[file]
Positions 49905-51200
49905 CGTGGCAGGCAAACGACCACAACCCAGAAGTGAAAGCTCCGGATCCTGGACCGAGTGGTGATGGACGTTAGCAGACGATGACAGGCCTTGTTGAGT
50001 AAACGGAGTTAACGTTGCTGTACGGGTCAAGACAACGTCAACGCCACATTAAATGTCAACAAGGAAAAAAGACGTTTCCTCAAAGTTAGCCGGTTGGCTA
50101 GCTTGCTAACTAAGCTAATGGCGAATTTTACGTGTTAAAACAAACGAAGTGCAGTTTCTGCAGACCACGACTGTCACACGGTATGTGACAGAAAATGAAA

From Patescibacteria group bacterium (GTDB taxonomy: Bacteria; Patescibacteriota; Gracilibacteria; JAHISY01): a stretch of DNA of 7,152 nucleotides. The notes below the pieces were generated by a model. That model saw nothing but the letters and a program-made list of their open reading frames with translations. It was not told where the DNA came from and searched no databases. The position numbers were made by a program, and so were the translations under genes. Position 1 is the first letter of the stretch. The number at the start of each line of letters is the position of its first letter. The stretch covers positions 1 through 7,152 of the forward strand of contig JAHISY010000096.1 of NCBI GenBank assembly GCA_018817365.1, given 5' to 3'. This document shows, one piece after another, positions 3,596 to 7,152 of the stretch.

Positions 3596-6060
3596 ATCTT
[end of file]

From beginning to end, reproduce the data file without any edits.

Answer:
Positions 49905-51200
49905 CGTGGCAGGCAAACGACCACAACCCAGAAGTGAAAGCTCCGGATCCTGGACCGAGTGGTGATGGACGTTAGCAGACGATGACAGGCCTTGTTGAGT
50001 AAACGGAGTTAACGTTGCTGTACGGGTCAAGACAACGTCAACGCCACATTAAATGTCAACAAGGAAAAAAGACGTTTCCTCAAAGTTAGCCGGTTGGCTA
50101 GCTTGCTAACTAAGCTAATGGCGAATTTTACGTGTTAAAACAAACGAAGTGCAGTTTCTGCAGACCACGACTGTCACACGGTATGTGACAGAAAATGAAA

From Patescibacteria group bacterium (GTDB taxonomy: Bacteria; Patescibacteriota; Gracilibacteria; JAHISY01): a stretch of DNA of 7,152 nucleotides. The notes below the pieces were generated by a model. That model saw nothing but the letters and a program-made list of their open reading frames with translations. It was not told where the DNA came from and searched no databases. The position numbers were made by a program, and so were the translations under genes. Position 1 is the first letter of the stretch. The number at the start of each line of letters is the position of its first letter. The stretch covers positions 1 through 7,152 of the forward strand of contig JAHISY010000096.1 of NCBI GenBank assembly GCA_018817365.1, given 5' to 3'. This document shows, one piece after another, positions 3,596 to 7,152 of the stretch.

Positions 3596-6060
3596 ATCTT